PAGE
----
breweries are now called). DBG is also present in Poland, where it produces its
Faxe brand at a brewery in Poznan. Sales for the Baltic and Polish businesses
reached 322,000 hectolitres in the first half of 2004, up 2.3 per cent on the
previous year, although value sales were 7.3 per cent lower at 109 million
Danish crowns as a result of currency fluctuations. Kalnapilis in particular has
proven to be a major driver of growth for DBG, with the company's sales in
Lithuania up 4 per cent in the first half, well ahead of the market as a whole,
as a result of a revamp of the Kalnapilis brand.
Latvia to borrow €150m
Latvia plans to borrow €150m (100.6m lats) from the European Investment
Bank (EIB) to co-finance 2004-2006 projects funded by the European Union (EU),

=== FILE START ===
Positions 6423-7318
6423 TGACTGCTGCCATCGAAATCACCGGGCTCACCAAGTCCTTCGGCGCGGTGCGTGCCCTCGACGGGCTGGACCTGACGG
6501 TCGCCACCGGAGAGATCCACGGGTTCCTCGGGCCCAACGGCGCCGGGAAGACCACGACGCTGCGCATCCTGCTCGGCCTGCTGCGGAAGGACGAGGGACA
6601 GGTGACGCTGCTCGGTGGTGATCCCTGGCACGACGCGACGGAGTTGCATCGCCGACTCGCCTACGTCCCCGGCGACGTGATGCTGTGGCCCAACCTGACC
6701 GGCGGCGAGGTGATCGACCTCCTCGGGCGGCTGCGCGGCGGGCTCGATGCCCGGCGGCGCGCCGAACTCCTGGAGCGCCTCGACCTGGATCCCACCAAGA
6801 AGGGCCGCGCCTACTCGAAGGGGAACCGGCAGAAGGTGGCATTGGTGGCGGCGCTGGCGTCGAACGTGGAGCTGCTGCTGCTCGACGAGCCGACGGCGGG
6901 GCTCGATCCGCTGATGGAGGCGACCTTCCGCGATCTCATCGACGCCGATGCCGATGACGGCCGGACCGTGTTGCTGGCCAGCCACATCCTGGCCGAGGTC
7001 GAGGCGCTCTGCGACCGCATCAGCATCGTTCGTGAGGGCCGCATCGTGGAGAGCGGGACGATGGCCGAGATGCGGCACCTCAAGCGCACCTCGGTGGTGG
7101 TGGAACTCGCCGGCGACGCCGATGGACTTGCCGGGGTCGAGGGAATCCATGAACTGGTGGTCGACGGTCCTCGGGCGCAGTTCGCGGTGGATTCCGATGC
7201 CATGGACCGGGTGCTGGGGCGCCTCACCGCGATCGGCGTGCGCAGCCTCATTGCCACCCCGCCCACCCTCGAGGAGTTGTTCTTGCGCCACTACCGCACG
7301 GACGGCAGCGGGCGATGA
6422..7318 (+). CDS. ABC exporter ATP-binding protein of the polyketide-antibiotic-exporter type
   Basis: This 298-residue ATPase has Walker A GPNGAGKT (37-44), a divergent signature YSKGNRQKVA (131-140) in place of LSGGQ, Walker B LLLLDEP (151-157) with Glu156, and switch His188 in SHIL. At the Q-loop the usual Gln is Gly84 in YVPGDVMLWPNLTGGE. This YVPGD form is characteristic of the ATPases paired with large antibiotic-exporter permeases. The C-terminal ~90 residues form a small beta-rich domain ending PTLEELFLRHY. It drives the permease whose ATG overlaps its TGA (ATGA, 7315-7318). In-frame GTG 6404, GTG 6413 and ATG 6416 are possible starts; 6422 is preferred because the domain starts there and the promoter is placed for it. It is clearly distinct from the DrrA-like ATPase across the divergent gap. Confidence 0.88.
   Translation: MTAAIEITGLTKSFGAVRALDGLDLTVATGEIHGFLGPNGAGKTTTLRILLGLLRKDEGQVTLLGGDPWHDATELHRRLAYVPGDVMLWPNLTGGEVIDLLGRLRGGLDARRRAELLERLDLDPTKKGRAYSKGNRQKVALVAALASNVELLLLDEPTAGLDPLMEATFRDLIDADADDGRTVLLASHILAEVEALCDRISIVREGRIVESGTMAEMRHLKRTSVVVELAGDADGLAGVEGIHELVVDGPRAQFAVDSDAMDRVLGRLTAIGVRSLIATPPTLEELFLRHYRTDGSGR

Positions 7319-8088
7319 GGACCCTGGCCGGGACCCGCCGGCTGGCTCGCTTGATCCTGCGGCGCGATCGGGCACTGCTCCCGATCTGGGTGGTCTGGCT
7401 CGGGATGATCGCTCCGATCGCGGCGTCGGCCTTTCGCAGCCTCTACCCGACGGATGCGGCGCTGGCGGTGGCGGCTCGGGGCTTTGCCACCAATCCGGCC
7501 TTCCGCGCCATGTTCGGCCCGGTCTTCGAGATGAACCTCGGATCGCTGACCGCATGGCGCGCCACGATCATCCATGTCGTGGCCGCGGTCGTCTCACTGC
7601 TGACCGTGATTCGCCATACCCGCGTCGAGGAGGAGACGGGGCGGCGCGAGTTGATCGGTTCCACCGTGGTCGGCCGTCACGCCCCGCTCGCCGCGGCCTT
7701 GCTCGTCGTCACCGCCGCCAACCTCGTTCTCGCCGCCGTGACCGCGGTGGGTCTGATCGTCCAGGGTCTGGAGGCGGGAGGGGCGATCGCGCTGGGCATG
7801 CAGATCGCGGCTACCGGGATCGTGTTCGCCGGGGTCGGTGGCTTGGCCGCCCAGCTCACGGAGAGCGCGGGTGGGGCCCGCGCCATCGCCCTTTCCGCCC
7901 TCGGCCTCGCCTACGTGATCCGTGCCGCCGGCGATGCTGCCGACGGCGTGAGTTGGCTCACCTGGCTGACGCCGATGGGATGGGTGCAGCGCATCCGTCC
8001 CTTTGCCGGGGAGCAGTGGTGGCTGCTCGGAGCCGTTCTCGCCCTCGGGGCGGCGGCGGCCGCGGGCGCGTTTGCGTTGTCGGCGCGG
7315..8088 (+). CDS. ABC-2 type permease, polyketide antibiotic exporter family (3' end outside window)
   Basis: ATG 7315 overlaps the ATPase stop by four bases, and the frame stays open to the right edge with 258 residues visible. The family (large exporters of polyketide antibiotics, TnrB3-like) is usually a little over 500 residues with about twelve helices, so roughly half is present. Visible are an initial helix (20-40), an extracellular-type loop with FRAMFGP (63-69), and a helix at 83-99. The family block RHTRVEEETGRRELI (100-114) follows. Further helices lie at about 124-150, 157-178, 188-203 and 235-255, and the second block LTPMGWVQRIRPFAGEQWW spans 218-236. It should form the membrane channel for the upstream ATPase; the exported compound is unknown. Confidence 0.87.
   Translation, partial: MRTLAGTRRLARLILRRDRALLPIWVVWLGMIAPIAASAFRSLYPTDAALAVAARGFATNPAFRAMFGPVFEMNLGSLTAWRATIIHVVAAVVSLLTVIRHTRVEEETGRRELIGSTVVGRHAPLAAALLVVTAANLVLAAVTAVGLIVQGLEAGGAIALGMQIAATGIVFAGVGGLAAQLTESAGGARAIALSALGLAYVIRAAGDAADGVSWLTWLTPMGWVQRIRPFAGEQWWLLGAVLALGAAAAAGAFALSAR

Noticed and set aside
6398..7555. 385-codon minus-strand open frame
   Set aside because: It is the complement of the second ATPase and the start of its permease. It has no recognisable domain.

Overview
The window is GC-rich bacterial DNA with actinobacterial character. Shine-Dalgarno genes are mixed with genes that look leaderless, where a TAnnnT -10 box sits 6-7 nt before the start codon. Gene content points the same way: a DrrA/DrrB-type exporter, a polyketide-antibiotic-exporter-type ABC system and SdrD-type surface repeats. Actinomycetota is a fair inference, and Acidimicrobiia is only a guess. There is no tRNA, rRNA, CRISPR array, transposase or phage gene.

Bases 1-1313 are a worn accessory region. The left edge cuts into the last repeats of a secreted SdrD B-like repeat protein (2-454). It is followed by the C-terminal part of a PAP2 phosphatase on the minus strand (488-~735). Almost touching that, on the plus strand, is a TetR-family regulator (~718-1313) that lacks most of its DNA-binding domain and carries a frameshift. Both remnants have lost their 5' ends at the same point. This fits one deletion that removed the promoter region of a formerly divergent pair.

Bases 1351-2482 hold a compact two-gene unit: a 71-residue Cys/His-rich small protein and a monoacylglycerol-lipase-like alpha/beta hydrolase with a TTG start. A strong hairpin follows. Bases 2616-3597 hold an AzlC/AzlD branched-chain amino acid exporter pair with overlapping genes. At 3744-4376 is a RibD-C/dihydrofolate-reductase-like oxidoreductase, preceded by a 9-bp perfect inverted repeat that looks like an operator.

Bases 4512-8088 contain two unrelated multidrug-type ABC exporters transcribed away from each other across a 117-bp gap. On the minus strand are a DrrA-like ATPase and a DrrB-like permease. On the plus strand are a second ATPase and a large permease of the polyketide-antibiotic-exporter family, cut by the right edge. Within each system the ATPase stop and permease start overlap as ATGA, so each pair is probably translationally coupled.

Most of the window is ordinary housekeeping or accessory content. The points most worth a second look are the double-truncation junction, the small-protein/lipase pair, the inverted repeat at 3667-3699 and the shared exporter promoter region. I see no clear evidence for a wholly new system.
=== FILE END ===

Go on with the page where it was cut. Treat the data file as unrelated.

Finance Ministry's press secretary Baiba Melnace told LETA recently. Local
governments that implement EU-funded projects will be able to borrow the
necessary funds from the state treasury. A delegation of EIB representatives
recently visited Latvia to appraise projects implemented with the help of EU
structural and cohesion funds and the projects' compliance with the bank's
priorities. The EIB's proposal is advantageous to Latvia, Melnace was quoted as
saying. Latvia's talks with EIB on using the bank's resources started at
end-2003. Latvia accepted EIB's proposal. The EIB delegation met with leading
specialists at finance ministry, environment ministry, transport ministry,
economy ministry and state treasury.